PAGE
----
While the future of the airport and countywide fire consolidation remain obfuscated, there appears to be one certainty for Hailey: Its two vacant city office positions won't be won as a result of indifference.
This was evident when a large and vocal crowd filled the Old County Courthouse meeting room in Hailey to question and listen to the platforms of candidates for mayor and City Council on Wednesday, Oct. 17.
More than 100 Hailey and Wood River Valley residents were in attendance for the Hailey Pizza and Politics event, a forum sponsored by the Mountain Express and moderated by Express Publisher Pam Morris.
Council candidates Fritz Haemmerle, Stefanie Marvel, and Geoff Moore, along with mayoral candidates Erin Dunn and Rick Davis, presented their goals for office and faced a myriad of tough and often impassioned questions from the audience, ranging from the economic environment to water conservation.
City Council candidates
With Rick Davis running for mayor, his No. 4 council seat will be filled by one of three candidates of vastly different backgrounds who share the overarching aim of maintaining the quality of life currently enjoyed by Hailey's citizens.
Haemmerle, who has lived in Hailey for 18 years and is a partner with his wife, Jennifer, in their Hailey-based law firm, Haemmerle & Haemmerle, said his experience as the county's prosecuting attorney from 1991 to 1995 would help him take this next step in public service.
Having been raised in Ketchum, Haemmerle said he would work to ensure that Hailey doesn't lose its residential neighborhood atmosphere, which he said happened to its northern neighbor as a result of developers hunting for a profit.
Like Haemmerle, Marvel also brings significant political experience with her to the race. Currently the chair of the Planning and Zoning Commission, on which she has served since 2004, Marvel has also been part of the Library Board, Parks and Lands Board, the Transportation Committee and the Development Impact Fee Committee.
In her opening statement, Marvel said she has high aspirations of making Hailey the most environmentally friendly city in the nation, along with this year's hot-button issue of increasing the vibrancy of the city's downtown core.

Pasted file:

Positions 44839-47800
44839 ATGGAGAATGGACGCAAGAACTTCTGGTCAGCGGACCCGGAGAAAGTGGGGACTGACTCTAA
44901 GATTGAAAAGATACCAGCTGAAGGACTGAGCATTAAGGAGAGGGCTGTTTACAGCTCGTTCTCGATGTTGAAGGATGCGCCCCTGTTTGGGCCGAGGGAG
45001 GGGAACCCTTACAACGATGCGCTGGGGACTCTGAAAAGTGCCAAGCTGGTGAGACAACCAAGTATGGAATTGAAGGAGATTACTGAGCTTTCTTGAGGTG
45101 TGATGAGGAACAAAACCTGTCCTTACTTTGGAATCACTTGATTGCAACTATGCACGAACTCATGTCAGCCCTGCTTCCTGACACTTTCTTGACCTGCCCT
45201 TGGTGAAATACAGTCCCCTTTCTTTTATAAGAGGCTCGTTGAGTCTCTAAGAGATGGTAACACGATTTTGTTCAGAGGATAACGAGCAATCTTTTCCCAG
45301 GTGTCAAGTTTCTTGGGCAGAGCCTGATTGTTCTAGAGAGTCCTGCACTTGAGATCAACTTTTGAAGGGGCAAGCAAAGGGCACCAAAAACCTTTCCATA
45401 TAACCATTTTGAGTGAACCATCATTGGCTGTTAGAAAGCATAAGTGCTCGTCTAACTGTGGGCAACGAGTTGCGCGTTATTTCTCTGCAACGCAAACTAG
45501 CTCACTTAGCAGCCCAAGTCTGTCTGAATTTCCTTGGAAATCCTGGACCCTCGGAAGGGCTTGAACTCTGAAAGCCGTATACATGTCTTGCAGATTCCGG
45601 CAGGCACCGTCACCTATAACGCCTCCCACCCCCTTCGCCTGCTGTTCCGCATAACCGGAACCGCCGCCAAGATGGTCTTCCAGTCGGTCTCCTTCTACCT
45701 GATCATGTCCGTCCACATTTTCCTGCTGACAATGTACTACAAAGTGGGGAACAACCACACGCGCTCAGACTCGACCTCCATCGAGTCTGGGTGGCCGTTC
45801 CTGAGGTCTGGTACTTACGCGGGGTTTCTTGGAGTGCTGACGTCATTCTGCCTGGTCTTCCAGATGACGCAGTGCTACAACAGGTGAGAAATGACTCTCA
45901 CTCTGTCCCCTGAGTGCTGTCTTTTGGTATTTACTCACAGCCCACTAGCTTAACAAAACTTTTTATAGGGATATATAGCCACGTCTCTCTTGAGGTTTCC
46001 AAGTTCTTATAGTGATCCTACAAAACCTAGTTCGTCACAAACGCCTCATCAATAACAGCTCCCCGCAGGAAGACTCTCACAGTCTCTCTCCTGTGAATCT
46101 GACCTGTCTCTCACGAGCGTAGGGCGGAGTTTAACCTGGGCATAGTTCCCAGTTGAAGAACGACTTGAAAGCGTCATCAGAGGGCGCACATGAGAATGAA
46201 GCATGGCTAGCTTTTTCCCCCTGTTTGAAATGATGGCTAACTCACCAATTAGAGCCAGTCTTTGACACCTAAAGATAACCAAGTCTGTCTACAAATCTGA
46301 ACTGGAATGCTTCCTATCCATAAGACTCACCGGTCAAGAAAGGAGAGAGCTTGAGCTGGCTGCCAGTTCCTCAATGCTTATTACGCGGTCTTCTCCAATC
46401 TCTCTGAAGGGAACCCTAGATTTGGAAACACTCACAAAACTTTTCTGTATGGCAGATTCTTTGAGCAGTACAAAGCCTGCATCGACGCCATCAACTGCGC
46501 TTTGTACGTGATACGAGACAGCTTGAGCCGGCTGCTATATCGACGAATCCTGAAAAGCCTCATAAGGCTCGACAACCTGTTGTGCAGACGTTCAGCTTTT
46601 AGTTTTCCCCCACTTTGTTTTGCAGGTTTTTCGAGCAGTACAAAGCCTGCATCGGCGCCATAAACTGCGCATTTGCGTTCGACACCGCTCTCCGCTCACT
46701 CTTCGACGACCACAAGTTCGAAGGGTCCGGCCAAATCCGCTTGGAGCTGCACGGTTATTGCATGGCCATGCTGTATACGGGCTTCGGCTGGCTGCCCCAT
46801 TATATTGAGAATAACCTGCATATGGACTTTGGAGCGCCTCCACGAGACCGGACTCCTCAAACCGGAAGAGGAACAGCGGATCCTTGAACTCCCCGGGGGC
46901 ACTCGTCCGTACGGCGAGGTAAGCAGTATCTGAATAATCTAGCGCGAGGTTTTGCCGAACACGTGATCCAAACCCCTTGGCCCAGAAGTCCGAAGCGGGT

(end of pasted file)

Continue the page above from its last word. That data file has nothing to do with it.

Unlike the other two, Moore has yet to serve in public office. However, as a stalwart fixture at council and Planning & Zoning meetings, the self-professed citizen's advocate displayed an in-depth knowledge of the issues currently facing the city.
Moore said the city will soon face a major challenge in the form of transfer of development rights (TDRs), and that the city needs to be proactive with regional planning in order to manage growth.
This issue of TDRs, which would focus density in and around cities while preserving open space, was one of the few questions that brought out differing opinions from the council candidates. Both Marvel and Haemmerle appeared much more hesitant about the county-proposed program, with the former saying that she doesn't want a developer or outside entity determining Hailey's density, and the latter wary because the program has yet to be tested.
When asked to single out Hailey's biggest problem, the candidates' answers varied. Moore said the city needs to find a way to get the funding necessary to make any necessary improvements. Marvel was more specific, noting the need to increase the "walkability" of the city. Haemmerle hit upon a problem faced by more cities than just Hailey. "Affordability. The cost of living is increasing exponentially," Haemmerle said. "This is a problem throughout the entire valley and the answer is a complex one."